Atomic Number: 4
Atomic Weight: 9.012182(3)
Reference: IUPAC 2009
Discovery: 1798, Louis-Nicholas Vauquelin (France)
Electron Configuration: He2s2
Other Names: Glucinium or Glucinum
Word Origin: Greek: beryllos, beryl; Greek: glykys, sweet (note that beryllium is toxic)
Properties: Beryllium has a melting point of 1287+/-5°C, boiling point of 2970°C, specific gravity of 1.848 (20°C), and valence of 2. The metal is steel-gray in color, very light, with one of the highest melting points of the light metals. Its modulus of elasticity is a third higher than that of steel. Beryllium has high thermal conductivity, is nonmagnetic, and resists attack by concentrated nitric acid. Beryllium resists oxidation in air at ordinary temperatures. The metal has a high permeability to x-radiation. When bombarded by alpha particles, it yields neutrons in the ratio of approximately 30 million neutrons per million alpha particles. Beryllium and its compounds are toxic and should not be tasted to verify the metal's sweetness.
Uses: Precious forms of beryl include aquamarine, morganite, and emerald. Beryllium is used as an alloying agent in producing beryllium copper, which is used for springs, electrical contacts, nonsparking tools, and spot-welding electrodes. It is used in many structural components of the space shuttle and other aerospace craft. Beryllium foil is used in x-ray lithography for making integrated circuits. It is used as a reflector or moderator in nuclear reactions. Beryllium is used in gyroscopes and computer parts. The oxide has a very high melting point and is used in ceramics and nuclear applications.
Sources: Beryllium is found in approximately 30 mineral species, including beryl (3BeO Al2O3·6SiO2), bertrandite (4BeO·2SiO2·H2O), chrysoberyl, and phenacite. The metal may be prepared by reducing beryllium fluoride with magnesium metal.
Element Classification: Alkaline-earth Metal
Isotopes: Beryllium has ten known isotopes, ranging from Be-5 to Be-14. Be-9 is the only stable isotope.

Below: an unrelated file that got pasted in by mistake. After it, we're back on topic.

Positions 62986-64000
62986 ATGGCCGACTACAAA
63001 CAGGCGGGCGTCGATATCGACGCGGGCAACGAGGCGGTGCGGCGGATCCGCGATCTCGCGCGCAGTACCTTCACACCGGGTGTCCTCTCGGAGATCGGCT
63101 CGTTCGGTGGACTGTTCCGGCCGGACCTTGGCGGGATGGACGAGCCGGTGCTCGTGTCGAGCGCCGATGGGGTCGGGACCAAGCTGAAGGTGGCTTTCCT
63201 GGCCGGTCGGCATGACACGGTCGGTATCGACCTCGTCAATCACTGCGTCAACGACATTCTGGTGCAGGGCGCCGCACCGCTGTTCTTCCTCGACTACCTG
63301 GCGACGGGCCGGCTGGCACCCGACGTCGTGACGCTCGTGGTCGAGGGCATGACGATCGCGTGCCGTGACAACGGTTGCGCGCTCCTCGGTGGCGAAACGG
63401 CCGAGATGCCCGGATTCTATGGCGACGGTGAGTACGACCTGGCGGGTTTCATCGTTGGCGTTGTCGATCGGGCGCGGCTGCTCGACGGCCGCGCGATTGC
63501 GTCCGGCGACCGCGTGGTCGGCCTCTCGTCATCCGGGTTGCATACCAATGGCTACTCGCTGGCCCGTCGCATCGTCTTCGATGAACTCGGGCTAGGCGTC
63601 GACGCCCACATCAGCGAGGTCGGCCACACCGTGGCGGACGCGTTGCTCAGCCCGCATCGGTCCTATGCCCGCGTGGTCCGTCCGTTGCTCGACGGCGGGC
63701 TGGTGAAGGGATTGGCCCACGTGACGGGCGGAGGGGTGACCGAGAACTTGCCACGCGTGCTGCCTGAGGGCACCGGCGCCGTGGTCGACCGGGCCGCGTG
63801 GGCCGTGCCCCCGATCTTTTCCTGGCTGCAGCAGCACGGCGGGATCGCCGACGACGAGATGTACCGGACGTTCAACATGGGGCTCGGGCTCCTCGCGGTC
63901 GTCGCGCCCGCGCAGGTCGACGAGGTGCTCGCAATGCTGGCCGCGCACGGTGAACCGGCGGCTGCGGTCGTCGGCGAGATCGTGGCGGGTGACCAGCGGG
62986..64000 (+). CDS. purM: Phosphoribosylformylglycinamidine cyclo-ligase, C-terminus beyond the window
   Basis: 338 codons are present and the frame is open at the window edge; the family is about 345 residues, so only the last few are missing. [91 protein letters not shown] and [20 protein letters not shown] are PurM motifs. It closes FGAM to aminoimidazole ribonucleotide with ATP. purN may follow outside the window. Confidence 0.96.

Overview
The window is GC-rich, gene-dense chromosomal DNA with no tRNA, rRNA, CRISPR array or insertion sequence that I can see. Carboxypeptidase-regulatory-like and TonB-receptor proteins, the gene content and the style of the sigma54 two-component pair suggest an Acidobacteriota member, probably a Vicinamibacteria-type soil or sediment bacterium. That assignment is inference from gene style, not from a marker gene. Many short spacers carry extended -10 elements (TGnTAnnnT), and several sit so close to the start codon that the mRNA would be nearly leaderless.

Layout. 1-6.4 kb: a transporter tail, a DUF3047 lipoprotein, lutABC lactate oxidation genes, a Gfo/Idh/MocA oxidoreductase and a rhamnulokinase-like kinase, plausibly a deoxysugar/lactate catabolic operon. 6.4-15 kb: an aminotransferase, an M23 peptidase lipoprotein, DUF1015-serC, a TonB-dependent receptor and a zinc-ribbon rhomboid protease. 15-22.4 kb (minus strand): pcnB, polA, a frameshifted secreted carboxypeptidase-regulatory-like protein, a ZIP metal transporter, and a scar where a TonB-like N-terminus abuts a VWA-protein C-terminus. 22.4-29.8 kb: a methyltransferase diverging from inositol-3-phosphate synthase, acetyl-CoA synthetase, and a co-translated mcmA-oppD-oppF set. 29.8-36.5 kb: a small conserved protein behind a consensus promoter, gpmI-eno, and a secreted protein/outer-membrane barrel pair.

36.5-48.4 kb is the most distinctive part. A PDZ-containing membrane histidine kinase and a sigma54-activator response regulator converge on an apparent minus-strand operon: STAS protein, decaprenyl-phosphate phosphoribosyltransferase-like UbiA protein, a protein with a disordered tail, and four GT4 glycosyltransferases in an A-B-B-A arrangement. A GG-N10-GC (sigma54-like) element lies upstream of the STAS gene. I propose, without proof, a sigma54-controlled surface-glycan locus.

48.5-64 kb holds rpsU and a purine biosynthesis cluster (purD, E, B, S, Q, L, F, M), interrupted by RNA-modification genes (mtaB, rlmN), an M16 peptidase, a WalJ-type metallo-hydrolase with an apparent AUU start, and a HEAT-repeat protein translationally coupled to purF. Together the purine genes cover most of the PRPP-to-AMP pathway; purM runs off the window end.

Density (g/cc): 1.848
Specific Gravity (at 20 °C): 1.848
Appearance: hard, brittle, steel-gray metal
Melting Point: 1287 °C
Boiling Point: 2471 °C
Atomic Radius (pm): 112
Atomic Volume (cc/mol): 5.0
Covalent Radius (pm): 90
Ionic Radius: 35 (+2e)
Specific Heat (@20°C J/g mol): 1.824
Fusion Heat (kJ/mol): 12.21
Evaporation Heat (kJ/mol): 309
Debye Temperature (K): 1000.00
Pauling Negativity Number: 1.57
First Ionizing Energy (kJ/mol): 898.8
Oxidation States: 2
Lattice Constant (Å): 2.290
Lattice C/A Ratio: 1.567
CAS Registry Number: 7440-41-7
- Beryllium was originally named 'glyceynum' due to the sweet taste of beryllium salts. (glykis is Greek for 'sweet'). The name was changed to beryllium to avoid confusion with other sweet tasting elements and a genus of plants called glucine. Beryllium became the official name of the element in 1957.
- James Chadwick bombarded beryllium with alpha particles and observed a subatomic particle with no electrical charge, leading to the discovery of the neutron.
- Pure beryllium was isolated in 1828 by two different chemists independently: German chemist Friederich Wöhler and French chemist Antoine Bussy.
- Wöhler was the chemist who first proposed the name beryllium for the new element.
Los Alamos National Laboratory (2001), Crescent Chemical Company (2001), Lange's Handbook of Chemistry (1952), CRC Handbook of Chemistry & Physics (18th Ed.), CRC Handbook of Chemistry and Physics (89th Ed.)